Public golf courses in Atlanta, Georgia

Golfers in many large metropolitan areas have trouble locating a place to play. But there are many good public golf courses within the borders of Atlanta. They feature a good layout and good to above-average conditions. You probably won’t get the frills that come with playing at a private club, but you do have some decent options.

Here are the top municipal – or purely public courses – within the city of Atlanta.

Wolf Creek GC

Wolf Creek Golf Course: This course is close enough to the airport that people who have a lengthy stopover at Hartsfield-Jackson can slip away for nine holes. The layout features some topographical changes and a number of blind approach shots. But conditions are normally good and it’s a fun place to play.

North Fulton Golf Course: This one is a classic. The course was designed in 1937 by Chandler Egan, with some input from Bobby Jones, the greatest amateur of all time, and Walter Hagen, the greatest professional from the first part of the 20th century. The course, which is next to Chastain Park, is a strong layout. The 18th hole, which requires two long shots to an uphill green which is quite undulating, has broken more than a few hearts. This place stays busy, so don’t expect to zip around in less than five hours.

Browns Mill Golf Course: This course got new championship bermudagrass greens a couple years ago, which makes it a bargain for its price and layout. The course, originally designed by George Cobb, is pretty straightforward; there’s not a lot of trickery involved. The third hole is a long par 4 that is one of the most difficult in the city. Like most city courses, expect heavy play and long rounds on the weekend.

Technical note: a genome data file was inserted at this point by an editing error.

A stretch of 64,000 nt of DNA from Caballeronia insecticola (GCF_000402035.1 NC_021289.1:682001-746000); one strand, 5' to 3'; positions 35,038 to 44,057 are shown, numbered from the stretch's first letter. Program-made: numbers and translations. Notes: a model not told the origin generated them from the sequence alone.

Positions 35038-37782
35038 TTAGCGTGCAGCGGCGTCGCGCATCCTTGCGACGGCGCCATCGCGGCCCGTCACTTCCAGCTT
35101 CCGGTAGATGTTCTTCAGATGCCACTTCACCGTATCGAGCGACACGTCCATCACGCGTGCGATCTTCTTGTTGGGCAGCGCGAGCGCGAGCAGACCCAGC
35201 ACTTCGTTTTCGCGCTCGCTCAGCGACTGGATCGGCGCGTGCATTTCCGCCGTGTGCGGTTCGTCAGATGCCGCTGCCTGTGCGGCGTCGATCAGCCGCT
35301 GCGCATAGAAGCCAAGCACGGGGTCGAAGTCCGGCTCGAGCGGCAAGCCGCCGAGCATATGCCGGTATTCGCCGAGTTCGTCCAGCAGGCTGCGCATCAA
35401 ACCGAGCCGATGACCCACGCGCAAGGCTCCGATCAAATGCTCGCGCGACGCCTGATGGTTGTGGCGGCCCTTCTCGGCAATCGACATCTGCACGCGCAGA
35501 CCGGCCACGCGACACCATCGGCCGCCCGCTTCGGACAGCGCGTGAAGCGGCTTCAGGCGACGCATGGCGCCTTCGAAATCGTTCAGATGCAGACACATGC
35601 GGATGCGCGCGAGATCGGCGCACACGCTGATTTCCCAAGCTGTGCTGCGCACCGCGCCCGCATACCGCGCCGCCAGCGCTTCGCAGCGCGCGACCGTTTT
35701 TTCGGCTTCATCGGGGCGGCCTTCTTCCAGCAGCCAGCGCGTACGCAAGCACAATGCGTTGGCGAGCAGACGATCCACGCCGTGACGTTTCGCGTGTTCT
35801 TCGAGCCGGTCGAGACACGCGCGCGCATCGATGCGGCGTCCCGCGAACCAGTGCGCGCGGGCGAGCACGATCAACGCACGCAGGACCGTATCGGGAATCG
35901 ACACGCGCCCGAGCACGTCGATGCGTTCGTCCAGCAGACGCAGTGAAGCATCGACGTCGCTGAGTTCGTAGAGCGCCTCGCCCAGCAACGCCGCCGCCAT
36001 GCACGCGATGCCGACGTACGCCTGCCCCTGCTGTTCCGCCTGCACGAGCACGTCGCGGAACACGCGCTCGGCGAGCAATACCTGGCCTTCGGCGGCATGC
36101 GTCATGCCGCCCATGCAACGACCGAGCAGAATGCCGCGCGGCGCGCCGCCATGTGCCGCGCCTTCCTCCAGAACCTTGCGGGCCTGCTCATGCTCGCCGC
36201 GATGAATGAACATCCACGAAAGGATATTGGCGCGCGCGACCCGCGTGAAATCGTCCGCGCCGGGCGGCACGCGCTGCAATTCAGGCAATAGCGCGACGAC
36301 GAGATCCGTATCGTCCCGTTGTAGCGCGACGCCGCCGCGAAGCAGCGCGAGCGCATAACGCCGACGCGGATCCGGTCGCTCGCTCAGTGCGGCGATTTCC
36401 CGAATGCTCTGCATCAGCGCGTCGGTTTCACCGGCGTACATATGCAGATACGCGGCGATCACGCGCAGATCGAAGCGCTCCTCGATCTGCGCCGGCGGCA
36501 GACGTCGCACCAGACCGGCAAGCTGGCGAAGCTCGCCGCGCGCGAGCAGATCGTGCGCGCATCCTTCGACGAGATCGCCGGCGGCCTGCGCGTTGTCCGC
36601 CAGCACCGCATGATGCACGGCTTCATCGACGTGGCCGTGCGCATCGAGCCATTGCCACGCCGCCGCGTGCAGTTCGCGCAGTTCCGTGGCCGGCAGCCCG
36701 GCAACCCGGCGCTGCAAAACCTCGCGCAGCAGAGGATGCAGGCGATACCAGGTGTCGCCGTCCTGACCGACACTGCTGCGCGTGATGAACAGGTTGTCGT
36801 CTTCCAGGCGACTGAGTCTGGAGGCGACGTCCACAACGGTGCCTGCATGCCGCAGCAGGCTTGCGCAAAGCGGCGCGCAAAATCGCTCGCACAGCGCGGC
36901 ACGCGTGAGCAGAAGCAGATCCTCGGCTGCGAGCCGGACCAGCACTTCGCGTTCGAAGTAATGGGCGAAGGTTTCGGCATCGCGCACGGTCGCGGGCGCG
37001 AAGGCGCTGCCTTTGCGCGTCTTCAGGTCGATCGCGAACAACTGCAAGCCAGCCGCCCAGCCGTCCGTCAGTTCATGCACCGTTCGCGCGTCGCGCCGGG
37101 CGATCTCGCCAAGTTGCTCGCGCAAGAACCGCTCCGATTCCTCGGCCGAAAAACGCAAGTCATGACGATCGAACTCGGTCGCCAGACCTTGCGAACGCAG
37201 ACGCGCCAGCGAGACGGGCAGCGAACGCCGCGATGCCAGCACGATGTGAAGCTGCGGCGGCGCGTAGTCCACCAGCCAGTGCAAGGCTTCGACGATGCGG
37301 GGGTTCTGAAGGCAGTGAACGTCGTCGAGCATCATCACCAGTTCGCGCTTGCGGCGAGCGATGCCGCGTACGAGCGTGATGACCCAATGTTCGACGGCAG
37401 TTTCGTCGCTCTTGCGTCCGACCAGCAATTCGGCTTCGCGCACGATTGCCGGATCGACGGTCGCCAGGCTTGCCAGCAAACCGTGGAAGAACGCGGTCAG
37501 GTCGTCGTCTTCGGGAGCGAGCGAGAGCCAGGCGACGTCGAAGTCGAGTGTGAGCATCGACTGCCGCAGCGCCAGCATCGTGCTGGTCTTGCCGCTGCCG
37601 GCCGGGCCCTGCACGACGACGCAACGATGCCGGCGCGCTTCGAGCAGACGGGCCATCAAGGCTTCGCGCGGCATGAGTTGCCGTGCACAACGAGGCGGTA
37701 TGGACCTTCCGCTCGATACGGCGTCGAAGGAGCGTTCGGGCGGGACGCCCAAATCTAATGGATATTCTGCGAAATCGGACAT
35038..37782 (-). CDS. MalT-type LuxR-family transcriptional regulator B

Bobby Jones Golf Course: The great Bobby Jones had a hand in designing this one with architect John Van Kleek. The holes run up and down the hills that surround Battle Creek. The result is an interesting mix of holes that can sometimes lead to confusion. The last hole is particularly fun; it’s a par 4 dogleg left that requires a blind tee shot from the top of a hill to a fairway that turns left toward the clubhouse. This course also got new Bermuda greens and stays pretty busy, but probably less so that North Fulton and Browns Mill.

Tup Holmes Golf Course: Named in honor of Alfred “Tup” Holmes, a pioneer for black golfers in the city, the courses is a lot of fun to play. The course was originally known as Adams Park, but was changed to honor Holmes, a professional who took the city to court so that blacks could play on the city’s golf courses. Holmes was inducted into the Georgia Golf Hall of Fame in 2011. Designed by Garrett Williams, the course opened in 1926.

Charlie Yates Golf Course: The home of the First Tee at Eastlake. The course is normally in good playing condition and is a challenge for an executive course. An interesting layout that is very walkable, although carts are available and readily used.

Chastain Park Golf Course: There are only nine holes and you have to walk, but the atmosphere is definitely low key and inviting. This is home of the famous “dog-butt left,” known as the site where Atlanta Journal-Constitution columnist Steve Hummer unintentionally smacked a dog in the hind quarter while it was relieving itself. The last hole plays straight uphill and is not for those who are cardiac challenged.

John A. White: The home of the First Tee program, this is a good nine hole layout that features some good conditions. The range and practice area is large and spacious.


About the Author

Hello and Welcome to The Georgia Golfer I'm Stan Awtrey, the writer and administrator for this site. I love to watch and play, although my 19 handicap index would indicate that I'm better at watching. I've played more than 200 different courses over the years, including Augusta National (twice).